For those who may be facing embezzlement charges in Texas, you may have a lot of questions.
Primary among those questions are the types of penalties you may face if convicted, and the
best ways to defend against these charges.
As a white collar crime, embezzlement may not seem that serious. However, it’s a crime taken
very seriously in Texas, a position reflected by state law and the penalties associated with a
guilty verdict. Plus, you read about people being charged with embezzlement arather
frequently – and that should tell you what you need to know about how Texas prosecutors view
If you face embezzlement charges, read on to learn more about this crime, how it’s penalized,
and the common defenses against it.
Embezzlement: What Is It?
In Texas, embezzlement is the appropriation of the property of another with the intent to
deprive them of it or defraud them. This is a broad definition. It can include everything from
employees taking cash from the register at their job to more complicated investment schemes
where employees skim money from clients’ accounts over a long period of time. But at its most
basic, embezzlement is a crime where someone in charge of handling goods or assets takes
those things for their own gain.
Some acts that have been charged as embezzlement in Texas include:
● Taking cash from an employer
● Transferring money from the employer to a personal account
● Stealing goods or services from an employer
● Changing or fixing accounting books to hide the employer’s real income so you can take
it for yourself
What Does the Law in Texas Say About Embezzlement?
In Texas, there’s no specific statute that addresses embezzlement. Under the law,
embezzlement is considered an act of theft. You can be charged with embezzlement by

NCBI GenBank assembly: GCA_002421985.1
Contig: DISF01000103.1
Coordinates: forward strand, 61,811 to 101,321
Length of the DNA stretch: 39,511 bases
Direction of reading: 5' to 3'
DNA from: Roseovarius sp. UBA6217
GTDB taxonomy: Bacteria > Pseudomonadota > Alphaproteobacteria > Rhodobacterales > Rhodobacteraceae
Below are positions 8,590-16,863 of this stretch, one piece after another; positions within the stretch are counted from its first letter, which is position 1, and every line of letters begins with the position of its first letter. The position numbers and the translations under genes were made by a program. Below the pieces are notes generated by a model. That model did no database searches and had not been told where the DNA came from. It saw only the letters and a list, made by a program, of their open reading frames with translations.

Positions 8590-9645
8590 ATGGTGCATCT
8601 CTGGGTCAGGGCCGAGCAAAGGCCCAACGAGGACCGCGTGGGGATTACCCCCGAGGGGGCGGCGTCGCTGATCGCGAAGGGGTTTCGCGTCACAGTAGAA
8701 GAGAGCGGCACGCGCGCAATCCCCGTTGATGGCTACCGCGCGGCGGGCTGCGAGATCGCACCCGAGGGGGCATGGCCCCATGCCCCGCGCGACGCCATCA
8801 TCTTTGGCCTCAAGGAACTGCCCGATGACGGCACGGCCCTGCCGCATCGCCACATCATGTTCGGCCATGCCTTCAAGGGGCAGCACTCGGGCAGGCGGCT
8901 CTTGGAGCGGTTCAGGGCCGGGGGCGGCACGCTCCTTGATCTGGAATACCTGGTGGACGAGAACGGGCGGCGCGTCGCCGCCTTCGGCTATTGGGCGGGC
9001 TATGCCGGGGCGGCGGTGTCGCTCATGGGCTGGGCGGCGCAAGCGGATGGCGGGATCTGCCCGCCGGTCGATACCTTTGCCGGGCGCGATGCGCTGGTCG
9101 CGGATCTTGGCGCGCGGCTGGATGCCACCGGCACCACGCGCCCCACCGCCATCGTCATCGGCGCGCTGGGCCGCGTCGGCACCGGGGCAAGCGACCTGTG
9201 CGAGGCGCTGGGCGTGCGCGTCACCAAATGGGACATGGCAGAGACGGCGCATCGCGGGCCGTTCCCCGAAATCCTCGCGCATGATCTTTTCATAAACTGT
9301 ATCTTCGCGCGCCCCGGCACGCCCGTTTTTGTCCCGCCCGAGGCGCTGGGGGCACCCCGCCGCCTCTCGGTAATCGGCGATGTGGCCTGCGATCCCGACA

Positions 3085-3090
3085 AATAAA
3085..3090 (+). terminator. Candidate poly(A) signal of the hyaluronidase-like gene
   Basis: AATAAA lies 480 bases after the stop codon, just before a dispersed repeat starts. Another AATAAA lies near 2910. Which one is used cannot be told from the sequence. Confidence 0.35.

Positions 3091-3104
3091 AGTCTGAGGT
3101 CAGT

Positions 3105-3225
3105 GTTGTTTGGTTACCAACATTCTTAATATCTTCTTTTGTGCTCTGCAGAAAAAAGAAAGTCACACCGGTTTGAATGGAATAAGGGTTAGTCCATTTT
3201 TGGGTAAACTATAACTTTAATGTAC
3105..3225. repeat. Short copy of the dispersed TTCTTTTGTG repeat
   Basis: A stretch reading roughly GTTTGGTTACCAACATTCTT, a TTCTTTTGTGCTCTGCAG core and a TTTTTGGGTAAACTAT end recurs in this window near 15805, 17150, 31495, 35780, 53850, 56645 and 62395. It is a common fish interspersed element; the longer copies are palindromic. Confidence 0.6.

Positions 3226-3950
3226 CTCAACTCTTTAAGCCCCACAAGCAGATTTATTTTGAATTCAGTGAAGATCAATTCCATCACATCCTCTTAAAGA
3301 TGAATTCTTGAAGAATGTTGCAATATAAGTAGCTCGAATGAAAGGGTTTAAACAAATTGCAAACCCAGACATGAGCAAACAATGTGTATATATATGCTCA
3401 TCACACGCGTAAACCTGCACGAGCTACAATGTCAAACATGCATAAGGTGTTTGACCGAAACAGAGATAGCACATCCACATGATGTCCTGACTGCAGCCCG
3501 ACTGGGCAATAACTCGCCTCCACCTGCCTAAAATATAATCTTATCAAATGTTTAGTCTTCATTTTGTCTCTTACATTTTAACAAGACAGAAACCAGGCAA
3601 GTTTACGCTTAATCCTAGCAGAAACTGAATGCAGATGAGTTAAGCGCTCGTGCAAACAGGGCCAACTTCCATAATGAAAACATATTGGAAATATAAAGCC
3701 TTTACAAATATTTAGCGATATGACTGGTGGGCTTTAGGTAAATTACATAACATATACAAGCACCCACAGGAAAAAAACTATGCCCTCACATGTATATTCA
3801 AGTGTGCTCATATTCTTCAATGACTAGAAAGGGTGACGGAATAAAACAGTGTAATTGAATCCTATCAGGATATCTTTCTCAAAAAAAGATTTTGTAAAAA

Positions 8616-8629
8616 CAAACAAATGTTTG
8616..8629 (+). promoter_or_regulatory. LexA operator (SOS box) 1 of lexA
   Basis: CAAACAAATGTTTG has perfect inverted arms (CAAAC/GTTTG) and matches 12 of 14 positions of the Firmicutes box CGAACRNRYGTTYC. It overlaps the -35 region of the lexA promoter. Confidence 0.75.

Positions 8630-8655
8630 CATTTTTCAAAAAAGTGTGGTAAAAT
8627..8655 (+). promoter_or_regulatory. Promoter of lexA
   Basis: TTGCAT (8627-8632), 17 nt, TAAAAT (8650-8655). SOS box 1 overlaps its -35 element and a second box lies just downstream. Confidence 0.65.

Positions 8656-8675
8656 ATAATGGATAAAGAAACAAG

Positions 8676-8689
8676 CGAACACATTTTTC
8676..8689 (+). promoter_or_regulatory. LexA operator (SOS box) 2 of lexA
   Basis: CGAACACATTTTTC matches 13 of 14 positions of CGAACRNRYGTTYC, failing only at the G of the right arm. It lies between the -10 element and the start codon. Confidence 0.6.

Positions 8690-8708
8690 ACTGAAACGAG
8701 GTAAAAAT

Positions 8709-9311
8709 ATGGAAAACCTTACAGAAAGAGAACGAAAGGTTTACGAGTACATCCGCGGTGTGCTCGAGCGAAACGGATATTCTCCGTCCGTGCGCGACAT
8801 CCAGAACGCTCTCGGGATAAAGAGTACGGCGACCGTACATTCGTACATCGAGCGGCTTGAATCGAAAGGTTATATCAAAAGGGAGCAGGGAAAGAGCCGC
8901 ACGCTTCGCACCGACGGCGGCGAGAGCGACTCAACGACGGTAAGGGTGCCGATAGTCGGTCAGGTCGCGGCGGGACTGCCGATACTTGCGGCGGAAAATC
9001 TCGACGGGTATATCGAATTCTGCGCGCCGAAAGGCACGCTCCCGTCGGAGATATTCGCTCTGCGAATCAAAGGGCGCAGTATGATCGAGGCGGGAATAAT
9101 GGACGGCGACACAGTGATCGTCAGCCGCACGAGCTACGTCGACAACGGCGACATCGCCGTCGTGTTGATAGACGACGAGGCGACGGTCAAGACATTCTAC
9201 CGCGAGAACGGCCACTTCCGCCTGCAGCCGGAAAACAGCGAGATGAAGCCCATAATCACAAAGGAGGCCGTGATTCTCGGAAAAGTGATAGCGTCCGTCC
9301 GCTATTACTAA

prosecutors as either a misdemeanor crime or a felony. The level of crime you get charged with
depends on the value of the property taken. Here is the breakdown:
Class C Misdemeanor
When the goods or cash taken have a value of less than $100. The penalty if convicted of this is
a fine of $500.
Class B Misdemeanor
When the goods or cash stolen is valued between $100 and $750. However, if you have a
previous theft conviction, you can be charged with this level of crime for goods or cash valued
at less than $100. Conviction includes up to six months in jail and fines of as much as $2,000.
Class A Misdemeanor
This is charged for stolen goods and cash valued between $750 and $2,500. Conviction carries a
jail sentence of up to 12 months and fines up to $4,000.
State Jail Felony
This is charged for goods or cash valued between $2,500 and $30,000. You can be sent to a
Texas state jail for up to two years and be fined up to $10,000.
Third Degree Felony
The cash or goods is valued at between $30.000 and $150,000. You may serve up to 10 years in
prison and pay fines of $10,000 if convicted.
Second Degree Felony
Charged when stolen goods or cash is valued between $150,000 and $300,000. Carries a prison
sentence of as much as 20 years well as the requirement to pay fines up to $10,000.
First Degree Felony
Charged for goods or cash valued at more than $300,000. This has the harshest prison sentence
connected with it – up to 99 years – as well as up to $10,000 in fines.
How to Defend Against Texas Embezzlement Charges
In order to be charged with embezzlement, there are a few conditions that must be met.
● The defendant must have a fiduciary relationship with the owners of the asset or
● They must gain or acquire possession of the property in question through that
● They must intend to deprive the owner of the property permanently.
● They must act with intent.
For a defense against embezzlement to be successful, one of the above elements has to be
disproven. This is frequently done in a few ways, though the particular circumstances
surrounding your case will inform which is the best defense to use:
If you seriously believed someone was in danger of harm if you didn’t act to commit a crime, that’s a solid defense.
This can be a workable defense if you were compelled by the government to commit the crime.
Lack of Intent
If you didn’t intend to take the property or money, that’s a good defense too.